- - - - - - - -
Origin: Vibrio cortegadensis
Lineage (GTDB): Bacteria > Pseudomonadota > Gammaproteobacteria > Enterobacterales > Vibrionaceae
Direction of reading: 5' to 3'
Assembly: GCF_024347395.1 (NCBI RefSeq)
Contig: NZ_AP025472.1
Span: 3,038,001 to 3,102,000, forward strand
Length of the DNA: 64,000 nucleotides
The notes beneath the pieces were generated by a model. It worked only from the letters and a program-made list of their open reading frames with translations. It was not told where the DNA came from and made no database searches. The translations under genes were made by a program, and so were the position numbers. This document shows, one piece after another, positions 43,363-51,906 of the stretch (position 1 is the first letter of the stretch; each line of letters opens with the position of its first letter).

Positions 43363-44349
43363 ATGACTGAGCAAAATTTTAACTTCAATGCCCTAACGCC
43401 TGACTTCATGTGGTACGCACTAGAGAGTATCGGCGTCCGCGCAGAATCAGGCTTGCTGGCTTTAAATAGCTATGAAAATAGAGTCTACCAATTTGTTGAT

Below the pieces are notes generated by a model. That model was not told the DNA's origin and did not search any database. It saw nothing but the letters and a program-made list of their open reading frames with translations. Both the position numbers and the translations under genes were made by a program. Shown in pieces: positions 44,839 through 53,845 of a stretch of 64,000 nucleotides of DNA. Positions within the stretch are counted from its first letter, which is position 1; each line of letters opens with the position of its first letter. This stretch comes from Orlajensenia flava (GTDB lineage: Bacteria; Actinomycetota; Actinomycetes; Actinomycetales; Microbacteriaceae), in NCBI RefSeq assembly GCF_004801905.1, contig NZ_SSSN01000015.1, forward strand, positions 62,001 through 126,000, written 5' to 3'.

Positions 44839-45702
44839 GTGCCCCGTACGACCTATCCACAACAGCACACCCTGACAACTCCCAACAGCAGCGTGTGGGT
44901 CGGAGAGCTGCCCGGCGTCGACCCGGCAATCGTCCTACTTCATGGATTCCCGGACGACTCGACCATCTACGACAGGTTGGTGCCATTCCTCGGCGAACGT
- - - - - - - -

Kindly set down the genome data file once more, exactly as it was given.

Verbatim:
Origin: Vibrio cortegadensis
Lineage (GTDB): Bacteria > Pseudomonadota > Gammaproteobacteria > Enterobacterales > Vibrionaceae
Direction of reading: 5' to 3'
Assembly: GCF_024347395.1 (NCBI RefSeq)
Contig: NZ_AP025472.1
Span: 3,038,001 to 3,102,000, forward strand
Length of the DNA: 64,000 nucleotides
The notes beneath the pieces were generated by a model. It worked only from the letters and a program-made list of their open reading frames with translations. It was not told where the DNA came from and made no database searches. The translations under genes were made by a program, and so were the position numbers. This document shows, one piece after another, positions 43,363-51,906 of the stretch (position 1 is the first letter of the stretch; each line of letters opens with the position of its first letter).

Positions 43363-44349
43363 ATGACTGAGCAAAATTTTAACTTCAATGCCCTAACGCC
43401 TGACTTCATGTGGTACGCACTAGAGAGTATCGGCGTCCGCGCAGAATCAGGCTTGCTGGCTTTAAATAGCTATGAAAATAGAGTCTACCAATTTGTTGAT

Below the pieces are notes generated by a model. That model was not told the DNA's origin and did not search any database. It saw nothing but the letters and a program-made list of their open reading frames with translations. Both the position numbers and the translations under genes were made by a program. Shown in pieces: positions 44,839 through 53,845 of a stretch of 64,000 nucleotides of DNA. Positions within the stretch are counted from its first letter, which is position 1; each line of letters opens with the position of its first letter. This stretch comes from Orlajensenia flava (GTDB lineage: Bacteria; Actinomycetota; Actinomycetes; Actinomycetales; Microbacteriaceae), in NCBI RefSeq assembly GCF_004801905.1, contig NZ_SSSN01000015.1, forward strand, positions 62,001 through 126,000, written 5' to 3'.

Positions 44839-45702
44839 GTGCCCCGTACGACCTATCCACAACAGCACACCCTGACAACTCCCAACAGCAGCGTGTGGGT
44901 CGGAGAGCTGCCCGGCGTCGACCCGGCAATCGTCCTACTTCATGGATTCCCGGACGACTCGACCATCTACGACAGGTTGGTGCCATTCCTCGGCGAACGT